BARACK OBAMA will face a sobering array of problems when he takes office as the nation’s 44th president next week, but the color of the reporters who will be covering him is not one of them. Nor is the pigmentation of Washington journalists one of the genuinely unnerving problems with which the news industry is grappling these days.
With so many other things to worry about, and with the whole world able to see that racial identity is no longer a barrier to even the most powerful position in American life, you might think the press would finally be ready to abandon its unhealthy preoccupation with the color of skin -- especially the skin within its own ranks. Alas, no.
“Obama, Like His Predecessors, Will Face a Press Corps Lacking in Minorities,” laments the Washington Post on the front page of Monday’s Style section. Media reporter Howard Kurtz describes “the relative paucity of black journalists at the White House” as a “cause for concern,” and he isn’t the only one who thinks so. Even President Bush is quoted as saying that “there need to be more minorities in the press corps.”
But why should it matter to anyone but a racist whether a White House reporter is black or white? Well, says Michael Fletcher, a colleague of Kurtz’s, “you would want to have black journalists there to bring a different racial sensibility.” By the same token, more evangelical journalists would presumably bring a different religious sensibility to the White House, more journalists from the Deep South would bring a different regional sensibility, and more Republican journalists would bring a different political sensibility. Do you know of any news organizations that are fretting over the “relative paucity” of evangelicals, Southerners, or Republicans on their payrolls? Me neither.
Meanwhile, Politico reports that Obama’s accession to the White House “is prompting major changes in the nation’s black press, ushering in a series of firsts that editors say will reshape print, internet, radio, and television coverage aimed at African-American audiences.” Among those changes: Essence and Ebony, two top magazines among black readers, are going to assign reporters to the White House. Jet magazine is adding a two-page Washington report to each issue. On Jan. 20, Black Entertainment Television will replace its “booty-shaking music videos” with a live, four-hour broadcast of Obama’s swearing-in. TV One, another black-oriented cable network, is going even further, with 21 hours of inaugural coverage.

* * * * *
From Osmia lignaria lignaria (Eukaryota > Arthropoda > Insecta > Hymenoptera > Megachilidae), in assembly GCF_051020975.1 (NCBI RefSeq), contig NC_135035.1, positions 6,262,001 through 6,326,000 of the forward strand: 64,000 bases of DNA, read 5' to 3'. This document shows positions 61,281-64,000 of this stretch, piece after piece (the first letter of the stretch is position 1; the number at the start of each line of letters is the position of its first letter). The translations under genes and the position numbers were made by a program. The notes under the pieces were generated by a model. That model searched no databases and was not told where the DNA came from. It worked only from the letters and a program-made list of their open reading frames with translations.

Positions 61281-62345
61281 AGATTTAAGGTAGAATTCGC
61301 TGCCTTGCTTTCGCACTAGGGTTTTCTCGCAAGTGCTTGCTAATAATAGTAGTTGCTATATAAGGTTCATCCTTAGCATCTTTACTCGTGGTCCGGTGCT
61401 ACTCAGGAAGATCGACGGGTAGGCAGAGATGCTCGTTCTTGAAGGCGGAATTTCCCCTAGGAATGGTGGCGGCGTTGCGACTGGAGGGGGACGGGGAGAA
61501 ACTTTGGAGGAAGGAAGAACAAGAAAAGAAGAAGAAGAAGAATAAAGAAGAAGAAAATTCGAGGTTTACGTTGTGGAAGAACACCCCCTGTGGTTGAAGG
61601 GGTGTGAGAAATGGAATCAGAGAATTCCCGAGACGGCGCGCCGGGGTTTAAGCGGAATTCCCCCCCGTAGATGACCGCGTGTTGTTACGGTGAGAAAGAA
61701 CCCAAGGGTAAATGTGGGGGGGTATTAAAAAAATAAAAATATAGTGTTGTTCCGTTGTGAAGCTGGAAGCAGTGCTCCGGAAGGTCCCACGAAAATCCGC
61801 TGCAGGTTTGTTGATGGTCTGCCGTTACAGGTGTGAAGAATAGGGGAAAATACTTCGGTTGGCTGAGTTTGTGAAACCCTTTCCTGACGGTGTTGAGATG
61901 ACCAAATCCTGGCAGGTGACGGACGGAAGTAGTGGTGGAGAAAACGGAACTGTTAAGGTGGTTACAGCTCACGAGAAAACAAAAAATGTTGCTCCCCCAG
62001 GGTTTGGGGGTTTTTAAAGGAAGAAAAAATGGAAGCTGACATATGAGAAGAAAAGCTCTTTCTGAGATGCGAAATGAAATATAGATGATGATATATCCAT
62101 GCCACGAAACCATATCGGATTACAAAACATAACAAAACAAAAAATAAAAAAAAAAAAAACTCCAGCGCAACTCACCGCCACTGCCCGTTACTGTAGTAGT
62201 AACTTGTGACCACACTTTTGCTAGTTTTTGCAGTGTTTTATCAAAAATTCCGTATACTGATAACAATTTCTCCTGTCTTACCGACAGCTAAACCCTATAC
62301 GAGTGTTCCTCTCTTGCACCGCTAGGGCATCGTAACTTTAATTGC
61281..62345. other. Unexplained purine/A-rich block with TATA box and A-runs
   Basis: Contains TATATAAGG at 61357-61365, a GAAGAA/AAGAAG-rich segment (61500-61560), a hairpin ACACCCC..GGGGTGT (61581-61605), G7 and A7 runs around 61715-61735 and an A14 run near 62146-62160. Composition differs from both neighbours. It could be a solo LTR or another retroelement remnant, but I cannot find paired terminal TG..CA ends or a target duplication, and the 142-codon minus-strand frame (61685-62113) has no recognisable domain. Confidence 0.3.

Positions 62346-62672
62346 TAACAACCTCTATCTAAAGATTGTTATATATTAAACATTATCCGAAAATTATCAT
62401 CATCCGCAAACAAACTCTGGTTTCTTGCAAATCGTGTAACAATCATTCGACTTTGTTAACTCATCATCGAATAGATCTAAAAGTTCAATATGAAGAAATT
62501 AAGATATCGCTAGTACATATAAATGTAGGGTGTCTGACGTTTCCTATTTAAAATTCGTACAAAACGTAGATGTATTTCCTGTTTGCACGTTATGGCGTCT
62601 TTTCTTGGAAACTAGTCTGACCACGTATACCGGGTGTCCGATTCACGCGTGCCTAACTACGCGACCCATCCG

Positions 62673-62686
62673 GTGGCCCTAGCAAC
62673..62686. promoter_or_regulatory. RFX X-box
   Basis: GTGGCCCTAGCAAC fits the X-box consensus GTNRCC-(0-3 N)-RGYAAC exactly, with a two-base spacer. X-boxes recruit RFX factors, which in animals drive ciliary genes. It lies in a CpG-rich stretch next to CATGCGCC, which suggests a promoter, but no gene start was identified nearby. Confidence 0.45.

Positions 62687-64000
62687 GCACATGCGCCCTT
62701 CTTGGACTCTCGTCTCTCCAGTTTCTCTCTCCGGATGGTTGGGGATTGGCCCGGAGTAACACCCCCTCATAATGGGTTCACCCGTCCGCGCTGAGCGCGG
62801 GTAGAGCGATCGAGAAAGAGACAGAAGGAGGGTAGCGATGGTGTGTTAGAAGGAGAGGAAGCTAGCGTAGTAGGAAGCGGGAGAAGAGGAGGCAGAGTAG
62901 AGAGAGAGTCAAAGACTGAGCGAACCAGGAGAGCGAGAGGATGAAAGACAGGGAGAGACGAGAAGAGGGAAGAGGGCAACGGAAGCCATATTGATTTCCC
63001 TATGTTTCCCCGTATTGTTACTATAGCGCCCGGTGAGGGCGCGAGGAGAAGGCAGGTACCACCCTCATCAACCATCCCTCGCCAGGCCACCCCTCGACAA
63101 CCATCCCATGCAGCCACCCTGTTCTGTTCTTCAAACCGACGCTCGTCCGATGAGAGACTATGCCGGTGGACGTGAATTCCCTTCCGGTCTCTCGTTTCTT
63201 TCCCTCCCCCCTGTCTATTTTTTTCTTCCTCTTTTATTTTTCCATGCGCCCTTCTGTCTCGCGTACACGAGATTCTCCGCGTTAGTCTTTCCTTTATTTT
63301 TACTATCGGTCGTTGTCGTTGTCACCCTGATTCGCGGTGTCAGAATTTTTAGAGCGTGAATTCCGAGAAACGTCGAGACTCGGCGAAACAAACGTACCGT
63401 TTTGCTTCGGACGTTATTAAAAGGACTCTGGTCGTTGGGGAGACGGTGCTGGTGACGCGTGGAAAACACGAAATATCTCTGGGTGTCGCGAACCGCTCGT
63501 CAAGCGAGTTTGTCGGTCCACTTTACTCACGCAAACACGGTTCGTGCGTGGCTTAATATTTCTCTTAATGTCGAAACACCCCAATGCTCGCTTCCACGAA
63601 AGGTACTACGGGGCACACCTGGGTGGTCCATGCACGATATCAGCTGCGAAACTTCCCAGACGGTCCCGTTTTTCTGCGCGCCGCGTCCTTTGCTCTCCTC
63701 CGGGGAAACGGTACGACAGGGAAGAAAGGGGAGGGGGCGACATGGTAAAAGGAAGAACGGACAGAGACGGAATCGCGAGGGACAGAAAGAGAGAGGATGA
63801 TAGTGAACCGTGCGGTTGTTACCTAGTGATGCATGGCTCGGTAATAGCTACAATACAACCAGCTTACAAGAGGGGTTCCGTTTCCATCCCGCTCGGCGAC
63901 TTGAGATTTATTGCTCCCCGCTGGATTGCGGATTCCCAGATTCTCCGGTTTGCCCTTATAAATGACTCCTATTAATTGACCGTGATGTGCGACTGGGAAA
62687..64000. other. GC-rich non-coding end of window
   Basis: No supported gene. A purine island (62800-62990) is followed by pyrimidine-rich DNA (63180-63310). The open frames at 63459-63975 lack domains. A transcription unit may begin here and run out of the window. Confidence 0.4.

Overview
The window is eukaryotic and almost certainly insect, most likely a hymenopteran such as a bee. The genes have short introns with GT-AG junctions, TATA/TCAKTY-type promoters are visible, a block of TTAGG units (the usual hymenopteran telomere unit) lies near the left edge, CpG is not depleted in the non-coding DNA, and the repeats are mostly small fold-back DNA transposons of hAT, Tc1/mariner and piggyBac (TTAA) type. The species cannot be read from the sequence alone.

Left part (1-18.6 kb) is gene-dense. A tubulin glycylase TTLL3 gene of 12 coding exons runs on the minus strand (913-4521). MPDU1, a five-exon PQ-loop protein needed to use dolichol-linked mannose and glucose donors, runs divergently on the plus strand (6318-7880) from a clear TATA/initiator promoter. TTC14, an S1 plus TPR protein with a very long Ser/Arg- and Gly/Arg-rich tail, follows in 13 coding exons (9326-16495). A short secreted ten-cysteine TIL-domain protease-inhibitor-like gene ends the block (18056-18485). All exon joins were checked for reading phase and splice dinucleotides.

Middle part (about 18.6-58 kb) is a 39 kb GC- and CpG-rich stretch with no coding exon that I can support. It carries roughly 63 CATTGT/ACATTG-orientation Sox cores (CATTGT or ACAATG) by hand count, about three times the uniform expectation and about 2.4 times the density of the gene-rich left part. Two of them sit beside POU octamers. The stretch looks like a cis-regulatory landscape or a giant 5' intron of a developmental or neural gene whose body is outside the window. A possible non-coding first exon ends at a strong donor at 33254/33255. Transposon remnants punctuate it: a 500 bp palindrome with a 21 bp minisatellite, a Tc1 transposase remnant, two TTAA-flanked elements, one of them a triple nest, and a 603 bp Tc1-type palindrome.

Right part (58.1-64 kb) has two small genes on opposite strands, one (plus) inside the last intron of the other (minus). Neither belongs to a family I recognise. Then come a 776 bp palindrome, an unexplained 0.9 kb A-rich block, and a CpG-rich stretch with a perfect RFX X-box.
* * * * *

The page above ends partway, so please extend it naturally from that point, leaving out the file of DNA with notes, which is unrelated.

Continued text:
All of which, Politico observes, marks something of a return “to a time when the black press -- particularly magazines -- were newsier.” It was Jet, for example, that first printed the shocking pictures of lynching victim Emmet Till in 1955.
But hold on. If it’s been decades since the black press paid close attention to presidential politics, why should anyone be surprised that black reporters haven’t been thronging the White House press room? If bringing that “different racial sensibility” to Washington journalism hasn’t been a priority for Essence or Jet, why should it have been one for the Washington Post or NBC?
The plain if unfashionable truth is that the White House press corps, and journalism generally, don’t need more black reporters. They don’t need more white reporters, either. Journalism needs good reporters, and good reporting isn’t a function of race. If the color of Obama’s skin is immaterial to his fitness to occupy the White House, surely the color of any other man’s skin is immaterial to his fitness to cover the White House. Washington journalism will not be improved by seeking out “journalists of color,” but by seeking out journalists of integrity, talent, and thoughtfulness.
Americans are often astonished to learn about the Japanese obsession with blood type.
To us it is the sheerest nonsense to believe that blood type determines character, personality, or matrimonial suitability, but millions of Japanese are convinced of it. Four books on the importance of blood type were among Japan’s bestsellers in 2008, selling more than 5 million copies.
We wonder that intelligent people can put stock in such nonsense; we can’t imagine that anyone would let an irrelevant physical characteristic like blood type affect a hiring decision or a romantic choice. Shouldn’t we find equally preposterous the irrational belief that skin color is related to professional skill, intellectual outlook, or journalistic “sensibility?” It is time to lay aside such superstitions, even as we have laid aside the shibboleth that a black man cannot be president of the United States.
Superstitions and skin color
by Jeff Jacoby
The Boston Globe
January 14, 2009
(Jeff Jacoby is a columnist for the Boston Globe.)